Saturday, April 16, 2005

Z++ and the future of application development

Research has reached its final stage of recognizing that component-based development combined with object-oriented approach is the final word in software engineering. The one remaining factor for the rise of the tidal wave is the language.

One sincere cult is extending C++ in different directions. For instance, BOOST is extending and standardizing libraries. Many others are working on extending the language itself by presenting their C++ wish list. Everyone seems to be running and chanting without pausing for a moment of reflection. C++ is valuable precisely because it is a system programming language, as opposed to a platform-independent language for developing applications. For instance, you do not want C++ executables to run on a virtual processor.

Among the other cults are the protectors of XML. Since that has already reached its dead end, there is really not much to say about it. Very soon XML will join COM and CORBA. Java and C# are similar nuisances that will only result in a lot of spending for their adopters.

The correct path is the natural road to evolution towards perfection. We should continue to improve C for low-level device programming. For system and middleware programming, we should continue to improve C++, and reduce its pitfalls. Application developers, on the other hand, need a universal abstraction. Applications must run on tomorrow’s operating systems without any code change. Porting, as applied to application programs, is an activity of day before yesterday.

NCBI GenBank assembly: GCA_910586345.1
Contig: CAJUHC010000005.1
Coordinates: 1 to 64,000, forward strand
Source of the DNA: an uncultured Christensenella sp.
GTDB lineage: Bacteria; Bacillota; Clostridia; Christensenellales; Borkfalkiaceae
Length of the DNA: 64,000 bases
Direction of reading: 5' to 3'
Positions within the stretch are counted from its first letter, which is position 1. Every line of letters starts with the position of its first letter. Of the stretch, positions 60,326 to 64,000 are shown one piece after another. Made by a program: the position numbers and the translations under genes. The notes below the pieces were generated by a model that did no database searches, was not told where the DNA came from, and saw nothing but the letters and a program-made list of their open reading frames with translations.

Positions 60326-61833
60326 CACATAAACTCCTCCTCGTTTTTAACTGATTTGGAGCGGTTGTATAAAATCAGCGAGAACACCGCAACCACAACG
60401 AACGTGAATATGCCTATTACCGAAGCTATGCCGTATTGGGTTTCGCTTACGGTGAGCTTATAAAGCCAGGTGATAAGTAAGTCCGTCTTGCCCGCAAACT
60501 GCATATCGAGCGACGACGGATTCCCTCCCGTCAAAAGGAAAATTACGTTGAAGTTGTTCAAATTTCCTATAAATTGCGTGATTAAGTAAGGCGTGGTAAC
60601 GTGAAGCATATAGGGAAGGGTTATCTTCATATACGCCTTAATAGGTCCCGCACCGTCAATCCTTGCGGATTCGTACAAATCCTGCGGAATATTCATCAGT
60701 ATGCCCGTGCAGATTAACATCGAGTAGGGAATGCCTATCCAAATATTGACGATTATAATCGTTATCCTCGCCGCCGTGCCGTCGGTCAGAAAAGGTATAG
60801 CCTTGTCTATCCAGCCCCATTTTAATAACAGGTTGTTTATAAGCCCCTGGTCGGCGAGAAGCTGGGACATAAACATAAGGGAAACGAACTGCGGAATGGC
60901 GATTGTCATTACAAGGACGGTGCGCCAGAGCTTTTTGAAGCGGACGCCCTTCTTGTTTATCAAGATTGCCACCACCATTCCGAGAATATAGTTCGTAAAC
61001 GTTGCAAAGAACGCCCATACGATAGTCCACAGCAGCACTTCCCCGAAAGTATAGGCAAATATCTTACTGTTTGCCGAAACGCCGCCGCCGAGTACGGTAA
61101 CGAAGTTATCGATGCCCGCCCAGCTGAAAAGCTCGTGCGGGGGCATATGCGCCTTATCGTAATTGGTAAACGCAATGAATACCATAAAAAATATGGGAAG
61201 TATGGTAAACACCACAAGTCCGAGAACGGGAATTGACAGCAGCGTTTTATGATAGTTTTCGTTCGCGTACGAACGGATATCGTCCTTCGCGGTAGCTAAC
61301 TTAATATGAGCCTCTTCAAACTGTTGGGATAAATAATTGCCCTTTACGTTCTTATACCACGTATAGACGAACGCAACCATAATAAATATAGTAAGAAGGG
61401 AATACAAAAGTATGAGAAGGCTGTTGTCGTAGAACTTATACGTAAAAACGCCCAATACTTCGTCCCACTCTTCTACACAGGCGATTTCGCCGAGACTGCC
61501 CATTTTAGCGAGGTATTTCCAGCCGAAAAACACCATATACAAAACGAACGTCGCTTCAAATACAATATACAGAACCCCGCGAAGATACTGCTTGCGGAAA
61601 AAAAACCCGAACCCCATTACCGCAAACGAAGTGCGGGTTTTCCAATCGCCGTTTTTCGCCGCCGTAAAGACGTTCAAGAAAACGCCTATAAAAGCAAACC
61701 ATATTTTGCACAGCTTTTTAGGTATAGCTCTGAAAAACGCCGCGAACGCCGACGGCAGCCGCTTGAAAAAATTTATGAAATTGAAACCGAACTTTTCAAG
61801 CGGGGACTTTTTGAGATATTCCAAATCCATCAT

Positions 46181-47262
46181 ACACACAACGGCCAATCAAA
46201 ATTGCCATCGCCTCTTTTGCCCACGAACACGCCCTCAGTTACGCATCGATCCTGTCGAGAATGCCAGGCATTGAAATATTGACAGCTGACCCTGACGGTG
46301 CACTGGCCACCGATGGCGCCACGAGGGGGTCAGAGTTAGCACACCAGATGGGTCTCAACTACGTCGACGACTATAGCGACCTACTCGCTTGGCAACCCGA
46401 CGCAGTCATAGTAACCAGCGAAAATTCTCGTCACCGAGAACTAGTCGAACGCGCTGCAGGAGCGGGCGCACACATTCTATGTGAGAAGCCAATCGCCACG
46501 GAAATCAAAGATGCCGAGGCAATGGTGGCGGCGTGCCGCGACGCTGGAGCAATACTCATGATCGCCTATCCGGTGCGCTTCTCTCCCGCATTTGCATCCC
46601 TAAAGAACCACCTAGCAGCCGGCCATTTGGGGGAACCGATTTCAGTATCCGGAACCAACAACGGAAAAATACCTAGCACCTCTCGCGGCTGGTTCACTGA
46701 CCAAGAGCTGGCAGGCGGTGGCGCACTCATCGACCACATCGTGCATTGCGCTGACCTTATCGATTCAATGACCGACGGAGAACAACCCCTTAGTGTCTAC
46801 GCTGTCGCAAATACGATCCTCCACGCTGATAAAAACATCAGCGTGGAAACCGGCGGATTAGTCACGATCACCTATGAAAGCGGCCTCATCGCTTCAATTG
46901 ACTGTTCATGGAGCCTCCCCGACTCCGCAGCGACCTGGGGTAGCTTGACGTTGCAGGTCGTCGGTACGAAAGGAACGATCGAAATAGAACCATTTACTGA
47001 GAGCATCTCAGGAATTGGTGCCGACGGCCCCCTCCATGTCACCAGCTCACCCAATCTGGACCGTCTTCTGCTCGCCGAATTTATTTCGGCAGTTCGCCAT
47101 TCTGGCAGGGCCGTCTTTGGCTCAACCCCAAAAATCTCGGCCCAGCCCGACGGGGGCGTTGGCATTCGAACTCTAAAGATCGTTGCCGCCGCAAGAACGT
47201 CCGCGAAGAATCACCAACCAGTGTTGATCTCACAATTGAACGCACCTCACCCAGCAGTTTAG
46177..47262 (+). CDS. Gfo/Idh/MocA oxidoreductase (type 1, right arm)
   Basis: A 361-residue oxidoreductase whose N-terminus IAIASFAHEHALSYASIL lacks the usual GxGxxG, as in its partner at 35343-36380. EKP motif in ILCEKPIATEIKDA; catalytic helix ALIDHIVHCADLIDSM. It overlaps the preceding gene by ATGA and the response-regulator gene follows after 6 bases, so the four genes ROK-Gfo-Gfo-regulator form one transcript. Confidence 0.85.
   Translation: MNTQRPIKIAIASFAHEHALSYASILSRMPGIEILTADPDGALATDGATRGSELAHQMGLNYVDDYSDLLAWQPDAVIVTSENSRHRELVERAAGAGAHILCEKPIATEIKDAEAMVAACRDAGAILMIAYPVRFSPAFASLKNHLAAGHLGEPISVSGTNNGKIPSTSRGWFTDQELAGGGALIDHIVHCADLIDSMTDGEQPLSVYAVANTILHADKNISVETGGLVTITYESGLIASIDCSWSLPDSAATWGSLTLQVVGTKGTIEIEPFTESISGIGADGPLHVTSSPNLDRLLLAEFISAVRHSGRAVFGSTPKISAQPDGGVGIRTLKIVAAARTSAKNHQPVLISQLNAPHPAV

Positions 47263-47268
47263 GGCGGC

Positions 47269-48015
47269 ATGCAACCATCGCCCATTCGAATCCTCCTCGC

The language Z++ starts out with entire C++ made platform free. The Z47 processor is about 500K in size, and yet supports exactly one language on all platforms. That means, there are no such things as Z++ for enterprise, PDA or whatever else. Z++ is the same for every platform. Keep in mind that Z++ is no Java or C#. Z++ contains C++ as a proper subset.

Z++ improves on C++ beyond any posted wish list. However, the coherent design of Z++ took almost 15 years of research and experimentation. There is not one language that can claim to have a particularly useful feature, which Z++ lacks. Quite to the contrary, the sum of all languages glued together will not match up to the expressiveness of Z++. Yet, the learning curve for a C++ programmer is considerably less than what it takes to learn STL.

The home of Z++ programming language is ZH Micro.

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